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"Breeding" Schrödinger's Cat Could Unlock The Boundary Between The Quantum And Classical Worlds

Here's a sentence that's just as exciting as it is nonsensical: physicists are figuring out how to "breed" larger versions of Schrödinger's cat. Clear as mud? We'll explain, but suffice it to say, this could one day erase the imaginary line that separates the everyday behavior of macroscopic objects from the bizarre behavior of quantum particles.

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Don't Neuter This Cat

By Schrödinger's cat, we don't actually mean a feline animal. Schrödinger's cat is a metaphor inspired by Erwin Schrödinger's famous thought experiment, which says that if you put a cat in a box with a vial of poison that could release at random, you don't know whether the poison has released and killed the cat until you open the box. As a result, as long as the box is shut, the cat is both alive and dead.

This phenomenon of being in two states at once is called superposition, and it's a fundamental property of quantum physics. Just as Schrödinger's cat occupies both states of "alive" and "dead" until you open the box, quantum particles occupy multiple states until they're measured. That's what we mean when we say that physicists are "breeding" Schrödinger's cat: they're turning one particle in superposition into two particles in superposition that are linked together, or "entangled," which physicists did successfully in 2016. In the real world, "breeding" Schrödinger's cat could be an important step in developing better quantum computers.

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Schrödinger's Cat Gets Bigger

In 2017, physicists took the breeding process one step further. One peculiar thing about quantum physics is that the way quantum particles behave doesn't seem to have anything to do with the classical physics of the macroscopic world we interact with every day. That much is clear: how often have you seen a pendulum that swings right and left at the same time? What isn't clear is where the universe draws the line between the quantum and the classical—or if the line exists at all.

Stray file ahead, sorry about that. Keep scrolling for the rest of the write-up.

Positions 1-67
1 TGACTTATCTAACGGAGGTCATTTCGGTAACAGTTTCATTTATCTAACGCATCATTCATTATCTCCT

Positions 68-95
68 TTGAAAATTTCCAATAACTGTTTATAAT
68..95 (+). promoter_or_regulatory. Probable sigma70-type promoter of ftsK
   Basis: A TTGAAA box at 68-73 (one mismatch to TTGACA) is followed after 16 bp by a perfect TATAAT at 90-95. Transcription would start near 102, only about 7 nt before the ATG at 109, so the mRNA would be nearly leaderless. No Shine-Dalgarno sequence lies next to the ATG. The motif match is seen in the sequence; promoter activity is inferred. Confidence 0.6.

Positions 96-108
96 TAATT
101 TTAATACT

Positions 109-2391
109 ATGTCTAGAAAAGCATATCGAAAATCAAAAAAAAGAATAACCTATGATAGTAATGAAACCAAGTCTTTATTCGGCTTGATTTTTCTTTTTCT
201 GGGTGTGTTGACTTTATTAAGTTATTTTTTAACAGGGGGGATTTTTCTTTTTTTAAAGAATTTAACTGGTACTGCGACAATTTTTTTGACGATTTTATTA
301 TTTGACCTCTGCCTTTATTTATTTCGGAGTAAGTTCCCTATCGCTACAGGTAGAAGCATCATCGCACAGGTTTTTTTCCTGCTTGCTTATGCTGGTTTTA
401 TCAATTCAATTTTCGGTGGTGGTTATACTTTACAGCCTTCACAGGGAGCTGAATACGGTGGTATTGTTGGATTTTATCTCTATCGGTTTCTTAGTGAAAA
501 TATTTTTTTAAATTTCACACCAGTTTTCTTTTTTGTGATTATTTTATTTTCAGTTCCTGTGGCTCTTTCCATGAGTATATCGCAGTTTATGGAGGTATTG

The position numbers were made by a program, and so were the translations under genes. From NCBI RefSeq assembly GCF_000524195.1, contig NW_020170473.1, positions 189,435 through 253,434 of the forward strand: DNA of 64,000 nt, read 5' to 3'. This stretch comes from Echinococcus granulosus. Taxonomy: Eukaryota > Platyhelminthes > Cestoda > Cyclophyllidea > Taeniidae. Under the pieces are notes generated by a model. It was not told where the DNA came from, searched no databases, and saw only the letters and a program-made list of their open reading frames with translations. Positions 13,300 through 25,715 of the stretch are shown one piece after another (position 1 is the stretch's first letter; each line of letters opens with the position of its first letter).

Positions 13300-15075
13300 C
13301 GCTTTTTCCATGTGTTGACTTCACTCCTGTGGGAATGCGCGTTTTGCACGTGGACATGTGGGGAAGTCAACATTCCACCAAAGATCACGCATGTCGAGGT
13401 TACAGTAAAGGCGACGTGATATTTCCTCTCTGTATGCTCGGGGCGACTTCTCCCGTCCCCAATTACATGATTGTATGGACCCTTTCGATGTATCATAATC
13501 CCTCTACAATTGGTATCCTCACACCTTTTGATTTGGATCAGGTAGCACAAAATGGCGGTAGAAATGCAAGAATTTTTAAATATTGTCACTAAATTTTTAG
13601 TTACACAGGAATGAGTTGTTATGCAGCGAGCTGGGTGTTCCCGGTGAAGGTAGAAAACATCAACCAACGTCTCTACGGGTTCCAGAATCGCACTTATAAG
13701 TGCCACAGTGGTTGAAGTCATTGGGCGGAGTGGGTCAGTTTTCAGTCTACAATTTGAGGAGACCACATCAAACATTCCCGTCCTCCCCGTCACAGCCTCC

It seems Alexander Lvovsky and a team of scientists from the Russian Quantum Center and the University of Calgary have gotten closer to discovering that line. As laid out in a study published in Nature Photonics, the team used a beam splitter to cause an interference of two "cats"—light waves whose fields point in two directions at once, in this case—then placed a detector on one side, which would act as the measurement that "opens the box," so to speak. If the detector showed a specific result, it "bred" a cat with a higher amplitude on the other side. They were able to do this over and over, creating ever larger "cats." In a news release, co-author Demid Sychev put the breakthrough simply: "It is important that the procedure can be repeated: new 'cats' can, in turn, be overlapped on a beam splitter, producing one with even higher energy, and so on. Thus, it is possible to push the boundaries of the quantum world step by step, and eventually to understand whether it has a limit." With enough cats, we might someday know.

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